Exports to Iran with potential military uses are banned by the US
A Taiwanese businessman has pleaded guilty in a US court to attempting to ship banned missile parts to Iran.
Yi-Lan Chen was arrested in the US Pacific territory of Guam trying to ship thousands of components with dual military and civilian use.
Such exports to Iran are banned under a US embargo.
The Justice Department said the US-made parts "could make a significant contribution to the military or nuclear potential of other nations".
According to the US Department of Commerce, Mr Chen had organised at least 30 banned shipments to Iran in the last three years.
Agents became aware of his activities and set up an undercover operation to investigate.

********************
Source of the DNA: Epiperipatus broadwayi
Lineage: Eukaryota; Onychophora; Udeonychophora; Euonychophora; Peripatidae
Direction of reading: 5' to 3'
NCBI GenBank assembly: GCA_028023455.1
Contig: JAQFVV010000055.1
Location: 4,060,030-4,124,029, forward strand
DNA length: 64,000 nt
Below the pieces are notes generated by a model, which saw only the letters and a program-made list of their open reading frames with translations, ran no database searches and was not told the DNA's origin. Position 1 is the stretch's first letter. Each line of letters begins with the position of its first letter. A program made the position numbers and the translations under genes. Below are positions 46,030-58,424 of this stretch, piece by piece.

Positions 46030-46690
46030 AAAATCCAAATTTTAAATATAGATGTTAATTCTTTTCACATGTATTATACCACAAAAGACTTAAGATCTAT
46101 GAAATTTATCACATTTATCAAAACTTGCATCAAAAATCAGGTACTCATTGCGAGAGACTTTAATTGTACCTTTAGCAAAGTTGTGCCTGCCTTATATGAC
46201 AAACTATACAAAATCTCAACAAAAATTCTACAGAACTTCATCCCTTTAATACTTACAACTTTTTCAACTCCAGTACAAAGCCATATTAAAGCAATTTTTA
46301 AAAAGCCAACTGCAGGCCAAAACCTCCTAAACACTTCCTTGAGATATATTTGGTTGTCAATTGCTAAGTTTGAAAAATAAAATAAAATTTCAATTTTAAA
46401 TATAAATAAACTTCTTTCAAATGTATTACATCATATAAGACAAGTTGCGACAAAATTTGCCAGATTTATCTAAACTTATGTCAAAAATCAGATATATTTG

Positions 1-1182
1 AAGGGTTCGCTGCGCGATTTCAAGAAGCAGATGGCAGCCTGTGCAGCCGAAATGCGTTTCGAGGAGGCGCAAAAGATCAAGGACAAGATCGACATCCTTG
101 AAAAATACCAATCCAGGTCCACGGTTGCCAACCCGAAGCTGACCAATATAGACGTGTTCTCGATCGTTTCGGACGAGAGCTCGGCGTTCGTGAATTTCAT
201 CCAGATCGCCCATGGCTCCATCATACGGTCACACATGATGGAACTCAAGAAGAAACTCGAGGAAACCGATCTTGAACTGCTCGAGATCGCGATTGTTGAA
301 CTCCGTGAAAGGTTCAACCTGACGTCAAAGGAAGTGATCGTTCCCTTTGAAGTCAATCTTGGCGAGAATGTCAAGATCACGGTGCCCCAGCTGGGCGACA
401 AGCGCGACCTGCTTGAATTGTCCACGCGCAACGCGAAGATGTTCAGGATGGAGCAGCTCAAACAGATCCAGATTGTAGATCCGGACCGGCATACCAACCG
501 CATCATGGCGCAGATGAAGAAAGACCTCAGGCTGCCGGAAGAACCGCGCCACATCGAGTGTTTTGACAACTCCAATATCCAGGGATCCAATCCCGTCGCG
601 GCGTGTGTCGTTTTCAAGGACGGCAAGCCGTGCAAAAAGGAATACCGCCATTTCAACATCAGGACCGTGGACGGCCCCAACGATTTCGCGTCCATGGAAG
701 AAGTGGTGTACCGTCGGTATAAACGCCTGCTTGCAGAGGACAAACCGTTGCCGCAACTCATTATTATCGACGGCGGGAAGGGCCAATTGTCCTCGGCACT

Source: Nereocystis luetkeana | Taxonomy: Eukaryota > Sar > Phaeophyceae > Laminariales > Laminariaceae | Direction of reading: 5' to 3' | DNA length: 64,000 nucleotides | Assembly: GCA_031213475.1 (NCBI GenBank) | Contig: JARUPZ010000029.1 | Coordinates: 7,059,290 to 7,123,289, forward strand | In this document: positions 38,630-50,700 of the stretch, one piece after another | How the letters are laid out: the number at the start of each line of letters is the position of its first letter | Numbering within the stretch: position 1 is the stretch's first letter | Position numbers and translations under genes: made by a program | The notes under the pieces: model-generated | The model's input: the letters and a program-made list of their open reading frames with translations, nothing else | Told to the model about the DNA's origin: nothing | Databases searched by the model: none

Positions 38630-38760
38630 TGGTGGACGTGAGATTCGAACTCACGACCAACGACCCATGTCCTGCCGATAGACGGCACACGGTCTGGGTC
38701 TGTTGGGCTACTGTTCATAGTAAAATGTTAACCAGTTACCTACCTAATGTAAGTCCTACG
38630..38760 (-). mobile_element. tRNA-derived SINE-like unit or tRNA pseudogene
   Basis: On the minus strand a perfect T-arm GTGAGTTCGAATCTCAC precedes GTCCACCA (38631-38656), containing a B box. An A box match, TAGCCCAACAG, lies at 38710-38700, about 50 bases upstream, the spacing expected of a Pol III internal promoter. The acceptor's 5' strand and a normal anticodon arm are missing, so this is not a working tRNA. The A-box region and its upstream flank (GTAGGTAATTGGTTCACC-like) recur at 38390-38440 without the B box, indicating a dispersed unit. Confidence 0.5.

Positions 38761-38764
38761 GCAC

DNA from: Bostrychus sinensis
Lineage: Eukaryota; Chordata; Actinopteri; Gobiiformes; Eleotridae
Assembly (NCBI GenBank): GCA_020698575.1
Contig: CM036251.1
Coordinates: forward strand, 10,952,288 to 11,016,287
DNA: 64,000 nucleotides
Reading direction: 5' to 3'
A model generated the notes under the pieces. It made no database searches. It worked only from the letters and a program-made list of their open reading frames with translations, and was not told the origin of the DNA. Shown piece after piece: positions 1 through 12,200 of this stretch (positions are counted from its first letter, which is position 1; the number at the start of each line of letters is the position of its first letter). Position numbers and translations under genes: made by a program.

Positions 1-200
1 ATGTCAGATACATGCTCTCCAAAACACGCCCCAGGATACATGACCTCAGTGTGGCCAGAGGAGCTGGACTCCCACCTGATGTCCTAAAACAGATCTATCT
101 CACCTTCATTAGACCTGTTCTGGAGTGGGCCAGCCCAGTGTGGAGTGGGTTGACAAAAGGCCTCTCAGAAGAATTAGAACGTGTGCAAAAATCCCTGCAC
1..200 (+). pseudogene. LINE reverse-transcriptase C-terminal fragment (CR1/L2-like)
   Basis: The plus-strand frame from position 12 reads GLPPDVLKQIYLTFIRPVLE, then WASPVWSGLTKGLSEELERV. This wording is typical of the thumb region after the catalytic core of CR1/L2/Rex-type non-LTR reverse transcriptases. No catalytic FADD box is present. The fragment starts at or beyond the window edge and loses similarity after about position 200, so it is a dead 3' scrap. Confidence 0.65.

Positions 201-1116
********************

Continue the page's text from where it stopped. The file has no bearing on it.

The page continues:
He was caught in Guam in February trying to take possession of 8,500 glass-to-metal seals and 120 connectors in order to ship them to Iran.
According to prosecutors, he told the American suppliers they were bound for Hong Kong or Taiwan.
Mr Chen, 40, faces up to 20 years in prison at his sentencing in July. He and the company he worked for, Landstar Tech Co, both face a fine of $1m (£685,000).
His arrest comes as Washington is leading a push for another round of international sanctions against Iran over its nuclear programme.
Tehran says its programme is for civilian purposes, but the US and some of its allies say Iran is trying to acquire the capacity to build atomic weapons.